Introduction

Module 6 – Research for Literary Analysis

Module Introduction

Introduction

Writing analytically takes time, both for complex reasoning and for writing. Students and scholars alike strongly benefit from a writing process that involves multiple drafts—either through the creation of outlines, journaling, the writing of partial or full drafts, the preparation of abstracts, or a combination thereof—prior to final editing.

Approaching writing as a multi-phase process allows us to accomplish smaller steps along the way and build off our successes. By making time to focus on key aspects of analytical writing over several work sessions, we can build strong, well-developed final papers. In this module you will develop a literary analysis paper by completing pre-writing journal assignment in which you begin to develop a topic and thesis, by preparing a rough draft of your paper to submit to your instructor for feedback and research guidance, and finally by completing a final draft of your paper that includes appropriate academic citations and references.

This approach to writing and research as a process is not something only asked of students. Professional writers, whether journalists or literary authors, engage in similar multi-phase approaches to creating and polishing their best work. Most, if not all, professional writers will admit that frustration and fatigue will occur at some point during the writing process. Such feelings are deeply human and are not signs of limited ability. Indeed, the best writers learn to acknowledge and work with these feelings or perceptions as they steadily craft their next great piece. The activities in this module are designed to encourage you to work in at least a few stages to build your major essay for the course. Doing so will not only help ensure your final paper is of higher quality; working in this way also will help instill good habits for future writing, research and project completion .

Course Learning Outcomes

This module addresses the following Course Learning Outcomes listed in the Syllabus for this course:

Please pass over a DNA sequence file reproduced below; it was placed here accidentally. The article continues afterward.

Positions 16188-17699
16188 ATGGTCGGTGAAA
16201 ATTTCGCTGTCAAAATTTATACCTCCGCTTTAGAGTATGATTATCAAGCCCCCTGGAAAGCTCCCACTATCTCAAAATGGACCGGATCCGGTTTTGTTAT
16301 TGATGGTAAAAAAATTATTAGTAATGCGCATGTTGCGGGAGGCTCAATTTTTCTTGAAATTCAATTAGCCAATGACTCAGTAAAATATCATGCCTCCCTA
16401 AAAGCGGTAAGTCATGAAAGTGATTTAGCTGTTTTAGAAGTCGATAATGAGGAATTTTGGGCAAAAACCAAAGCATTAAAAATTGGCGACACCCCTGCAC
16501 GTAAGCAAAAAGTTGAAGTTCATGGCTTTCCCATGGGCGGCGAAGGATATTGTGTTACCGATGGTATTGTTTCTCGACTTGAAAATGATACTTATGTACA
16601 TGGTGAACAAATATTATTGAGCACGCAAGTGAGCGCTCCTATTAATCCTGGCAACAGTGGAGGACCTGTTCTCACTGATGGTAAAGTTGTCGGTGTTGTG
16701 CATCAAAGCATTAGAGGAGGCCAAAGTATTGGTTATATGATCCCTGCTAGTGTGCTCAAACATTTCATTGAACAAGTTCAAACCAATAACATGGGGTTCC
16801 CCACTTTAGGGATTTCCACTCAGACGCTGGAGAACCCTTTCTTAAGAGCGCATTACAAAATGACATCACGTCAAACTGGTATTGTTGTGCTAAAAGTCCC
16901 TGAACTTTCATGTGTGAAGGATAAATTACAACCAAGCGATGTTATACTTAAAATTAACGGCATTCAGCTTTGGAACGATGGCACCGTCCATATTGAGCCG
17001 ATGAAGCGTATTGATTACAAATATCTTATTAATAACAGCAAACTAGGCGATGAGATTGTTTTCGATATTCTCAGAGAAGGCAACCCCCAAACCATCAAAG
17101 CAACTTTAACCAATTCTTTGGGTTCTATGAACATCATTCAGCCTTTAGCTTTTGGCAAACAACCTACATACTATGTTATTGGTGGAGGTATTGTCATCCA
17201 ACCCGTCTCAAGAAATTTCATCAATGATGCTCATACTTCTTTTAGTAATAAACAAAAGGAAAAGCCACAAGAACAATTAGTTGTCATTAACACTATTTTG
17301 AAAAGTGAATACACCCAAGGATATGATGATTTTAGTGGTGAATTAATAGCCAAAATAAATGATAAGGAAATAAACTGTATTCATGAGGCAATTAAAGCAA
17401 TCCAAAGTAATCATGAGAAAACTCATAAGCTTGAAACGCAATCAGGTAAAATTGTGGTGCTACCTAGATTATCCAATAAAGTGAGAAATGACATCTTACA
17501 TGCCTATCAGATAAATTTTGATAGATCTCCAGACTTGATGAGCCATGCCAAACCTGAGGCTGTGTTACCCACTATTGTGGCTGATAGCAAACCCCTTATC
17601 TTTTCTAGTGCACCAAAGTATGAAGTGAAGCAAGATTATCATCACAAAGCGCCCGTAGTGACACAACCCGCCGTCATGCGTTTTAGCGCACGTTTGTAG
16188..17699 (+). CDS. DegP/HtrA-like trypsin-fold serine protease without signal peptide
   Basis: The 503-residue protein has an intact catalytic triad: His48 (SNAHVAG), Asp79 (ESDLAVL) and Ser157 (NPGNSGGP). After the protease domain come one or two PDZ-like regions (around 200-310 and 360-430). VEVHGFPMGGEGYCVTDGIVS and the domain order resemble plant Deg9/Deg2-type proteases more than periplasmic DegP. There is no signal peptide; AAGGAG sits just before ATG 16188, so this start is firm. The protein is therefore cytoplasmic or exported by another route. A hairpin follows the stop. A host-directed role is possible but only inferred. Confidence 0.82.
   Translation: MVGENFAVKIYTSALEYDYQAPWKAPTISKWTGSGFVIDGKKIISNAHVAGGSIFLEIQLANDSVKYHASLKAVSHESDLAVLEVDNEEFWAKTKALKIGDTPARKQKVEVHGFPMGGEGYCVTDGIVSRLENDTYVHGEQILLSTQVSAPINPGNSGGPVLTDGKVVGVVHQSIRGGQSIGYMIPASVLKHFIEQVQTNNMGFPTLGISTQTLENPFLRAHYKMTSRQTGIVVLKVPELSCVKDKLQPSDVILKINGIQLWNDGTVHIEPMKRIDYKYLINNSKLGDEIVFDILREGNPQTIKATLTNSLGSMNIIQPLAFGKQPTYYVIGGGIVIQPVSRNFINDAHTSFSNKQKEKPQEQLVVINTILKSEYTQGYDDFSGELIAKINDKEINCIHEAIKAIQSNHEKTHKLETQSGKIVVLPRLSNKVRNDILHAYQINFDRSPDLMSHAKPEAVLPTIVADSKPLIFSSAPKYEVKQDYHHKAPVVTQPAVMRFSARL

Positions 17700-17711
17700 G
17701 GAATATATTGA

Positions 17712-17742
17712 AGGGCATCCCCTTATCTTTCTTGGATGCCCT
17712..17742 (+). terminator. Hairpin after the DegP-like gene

• Demonstrate proficiency in critical thinking
  • Demonstrate understanding of Global Sociocultural Responsibility
  • Recognize the relationships between cultural expressions and their contexts
  • Understand cultural expressions
  • Interpret and evaluate cultural artifacts and/or their contexts for significance
  • Understand basic literary elements of specific genres: short story, poetry, and drama
  • Analyze and evaluate selected works of literature in classroom or online settings
  • Analyze and evaluate both in class discussions (whether face-to-face or electronic) and in class writing, selected works of literature
  • Recognize selected major critical approaches to works of literature
  • Analyze selected text from one or more critical perspectives
  • Demonstrate and understand how literature is relevant to their personal, social, and historical awareness 1

Module Objectives

Upon completion of this module, the student will be able to:

  • Draft original thesis statements for analytical writing
  • Identify relevant sources of quality through online research
  • Incorporate diverse sources into a full-length essay
  • Document sources using MLA, APA, or Chicago style
  • Apply critical approaches to literature to specific texts 1

Readings and Resources

  • No additional readings are required in this Module.

Optional Further Reading

  • Bate, Jonathan. English Literature: A Very Short Introduction. Oxford/New York: Oxford University Press, 2010.
  • Culler, Jonathan. Literary Theory: A Very Short Introduction. Oxford/New York: Oxford University Press, 2011.
  • Eagleton, Terry. Literary Theory: An Introduction . Malden, MA: Blackwell, 2008.